It’s been a catastrophic year for the North Atlantic right whale, the world’s second-most endangered marine mammal, and recent developments have done little to relieve researchers’ anxiety about the species’ future.

Last summer and fall, 17 right whales were found dead around Cape Cod and in the Gulf of St. Lawrence, where many of the whales have recently started showing up to feed, possibly because they are having trouble finding food in the waters off Lubec and Grand Manan Island, New Brunswick. The spate of deaths represented more than 3 percent of the species’ total population of 450, prompting scientists to warn that they could become functionally extinct by 2040 if things don’t turn around. Researchers had previously estimated the species could withstand only one human-caused death a year, though five to six died annually between 2010 and 2014.

Last week, Canada’s public broadcaster reported 14 ships – including three cruise ships that had called on Maine ports – had been fined for violating emergency speed limits imposed in the Gulf of St. Lawrence to protect the whales. Another 78 cases are under investigation.

Meanwhile, 1,500 miles to the south, whale researchers have been waiting in vain for pregnant females to be sighted in their calving grounds off the Atlantic coasts of north Florida and Georgia. Bad weather has kept aerial surveys on the ground for much of past three weeks, so scientists are hopeful that the whales are actually there, but the federal government shutdown will keep one and possibly both of the survey planes grounded until Congress can resolve the impasse.

“We could have right whales out there, but we just don’t know, because we haven’t been able to detect them, or we may not have any or very few whales down here,” said Barb Zoodsma, a right whale biologist at the National Oceanic and Atmospheric Administration’s Southeast Regional Field Office, from her office in Fernandina Beach, Florida. “I’m just going to be anxious to see what happens once we have more surveys.”

Zoodsma said the two aircraft used to survey the whales’ grounds – one based at St. Simons Island, Georgia, the other in St. Augustine, Florida – don’t fly when strong winds cover the sea in whitecaps because it is nearly impossible to see the whales in those conditions. NOAA’s Georgia-based Twin Otter would be grounded by a shutdown, she said, while the Florida team’s situation was unclear, as they were state workers funded by federal dollars.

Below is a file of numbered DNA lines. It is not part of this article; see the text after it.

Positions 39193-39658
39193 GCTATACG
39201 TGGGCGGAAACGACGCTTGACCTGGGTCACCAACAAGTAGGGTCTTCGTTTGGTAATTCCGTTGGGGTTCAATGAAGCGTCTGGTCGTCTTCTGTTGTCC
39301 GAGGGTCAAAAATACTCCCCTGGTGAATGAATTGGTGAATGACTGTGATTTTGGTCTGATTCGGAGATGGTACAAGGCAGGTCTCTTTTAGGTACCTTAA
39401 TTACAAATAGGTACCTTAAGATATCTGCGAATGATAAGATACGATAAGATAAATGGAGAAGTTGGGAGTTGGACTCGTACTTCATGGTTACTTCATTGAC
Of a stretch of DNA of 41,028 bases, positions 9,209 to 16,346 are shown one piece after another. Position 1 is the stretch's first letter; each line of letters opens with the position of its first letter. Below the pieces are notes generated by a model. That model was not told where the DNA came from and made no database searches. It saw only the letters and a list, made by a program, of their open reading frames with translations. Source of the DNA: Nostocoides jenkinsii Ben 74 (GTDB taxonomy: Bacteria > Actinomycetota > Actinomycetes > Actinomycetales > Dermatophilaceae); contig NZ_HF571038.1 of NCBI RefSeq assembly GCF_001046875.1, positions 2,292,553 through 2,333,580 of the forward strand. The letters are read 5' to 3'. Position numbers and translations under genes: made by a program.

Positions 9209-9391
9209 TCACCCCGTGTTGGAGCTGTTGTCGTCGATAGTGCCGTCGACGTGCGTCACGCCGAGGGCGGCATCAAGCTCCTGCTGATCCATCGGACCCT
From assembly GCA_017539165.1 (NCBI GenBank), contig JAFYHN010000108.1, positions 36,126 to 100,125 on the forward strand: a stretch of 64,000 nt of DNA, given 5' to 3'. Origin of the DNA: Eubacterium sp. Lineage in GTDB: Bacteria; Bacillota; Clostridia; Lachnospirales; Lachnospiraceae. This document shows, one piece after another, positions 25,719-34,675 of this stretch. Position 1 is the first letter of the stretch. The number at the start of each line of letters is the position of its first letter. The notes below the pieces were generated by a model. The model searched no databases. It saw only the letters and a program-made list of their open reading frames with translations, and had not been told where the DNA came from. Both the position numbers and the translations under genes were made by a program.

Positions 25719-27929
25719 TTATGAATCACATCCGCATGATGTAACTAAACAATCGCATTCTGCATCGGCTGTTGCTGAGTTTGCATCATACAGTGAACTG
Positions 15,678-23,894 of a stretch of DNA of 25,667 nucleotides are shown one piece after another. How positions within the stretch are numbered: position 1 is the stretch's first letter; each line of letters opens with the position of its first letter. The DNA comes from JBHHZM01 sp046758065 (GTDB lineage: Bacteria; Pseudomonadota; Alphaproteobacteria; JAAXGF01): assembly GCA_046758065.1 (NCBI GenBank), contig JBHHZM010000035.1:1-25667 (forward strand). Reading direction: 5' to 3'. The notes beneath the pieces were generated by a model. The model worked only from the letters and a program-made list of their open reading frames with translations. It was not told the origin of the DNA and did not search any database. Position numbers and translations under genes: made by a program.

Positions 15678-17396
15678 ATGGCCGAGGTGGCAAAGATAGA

In a separate development, three national environmental groups filed suit against NOAA’s National Marine Fisheries Service in federal court Thursday, saying it had failed to protect the right whales as required by the Endangered Species Act and the Marine Mammal Protection Act. The Center for Biological Diversity, Defenders of Wildlife and the Humane Society of the United States are asking the court to order the federal agency to implement new measures that would prevent right whales “from suffering further painful and deadly entanglements in lobster gear.”


North Atlantic right whales – whose pre-whaling-era population was thought to have exceeded 21,000 – live near shore and spend lots of time on the surface, which made them easy for whalers to kill and, later, to become entangled in fishing nets and lobster and snow-crab trap lines or struck by passing ships. Of the 17 killed last year, officials were able to do necropsies on seven, and found two had been entangled in gear and three died from blunt trauma consistent with a ship strike, according to a detailed Dec. 29 report issued by Fisheries Canada. All seven had telltale signs of having been entangled in gear at some point in their lives.

Another five live whales were documented as having been entangled in snow-crab fishing gear in Atlantic Canada last year, the report said, and two of them were freed by whale rescue teams.

Moira Brown, a Campobello Island, New Brunswick-based senior scientist at the New England Aquarium’s Anderson Cabot Center for Ocean Life, said the really worrying thing was that there are now only 105 adult females left. “That’s very few females to allow this population to grow, so we’re down to saving one whale at a time again,” Brown said.